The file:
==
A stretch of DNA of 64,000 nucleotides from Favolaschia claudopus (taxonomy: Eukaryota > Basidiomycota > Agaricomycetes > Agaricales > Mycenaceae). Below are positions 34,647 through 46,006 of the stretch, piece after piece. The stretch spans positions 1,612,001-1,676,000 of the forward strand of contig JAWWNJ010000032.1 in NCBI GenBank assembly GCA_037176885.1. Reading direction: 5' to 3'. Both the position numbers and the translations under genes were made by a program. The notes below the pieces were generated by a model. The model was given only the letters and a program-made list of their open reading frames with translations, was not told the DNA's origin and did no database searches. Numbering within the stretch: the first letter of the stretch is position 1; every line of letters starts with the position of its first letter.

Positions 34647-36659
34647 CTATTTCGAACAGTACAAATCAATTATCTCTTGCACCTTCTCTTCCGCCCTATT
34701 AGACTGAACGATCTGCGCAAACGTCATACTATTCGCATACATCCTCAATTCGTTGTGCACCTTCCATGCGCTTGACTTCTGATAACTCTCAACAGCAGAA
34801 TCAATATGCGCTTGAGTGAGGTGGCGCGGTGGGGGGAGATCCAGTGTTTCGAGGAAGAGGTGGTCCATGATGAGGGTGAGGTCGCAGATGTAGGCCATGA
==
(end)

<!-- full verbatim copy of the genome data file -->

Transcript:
A stretch of DNA of 64,000 nucleotides from Favolaschia claudopus (taxonomy: Eukaryota > Basidiomycota > Agaricomycetes > Agaricales > Mycenaceae). Below are positions 34,647 through 46,006 of the stretch, piece after piece. The stretch spans positions 1,612,001-1,676,000 of the forward strand of contig JAWWNJ010000032.1 in NCBI GenBank assembly GCA_037176885.1. Reading direction: 5' to 3'. Both the position numbers and the translations under genes were made by a program. The notes below the pieces were generated by a model. The model was given only the letters and a program-made list of their open reading frames with translations, was not told the DNA's origin and did no database searches. Numbering within the stretch: the first letter of the stretch is position 1; every line of letters starts with the position of its first letter.

Positions 34647-36659
34647 CTATTTCGAACAGTACAAATCAATTATCTCTTGCACCTTCTCTTCCGCCCTATT
34701 AGACTGAACGATCTGCGCAAACGTCATACTATTCGCATACATCCTCAATTCGTTGTGCACCTTCCATGCGCTTGACTTCTGATAACTCTCAACAGCAGAA
34801 TCAATATGCGCTTGAGTGAGGTGGCGCGGTGGGGGGAGATCCAGTGTTTCGAGGAAGAGGTGGTCCATGATGAGGGTGAGGTCGCAGATGTAGGCCATGA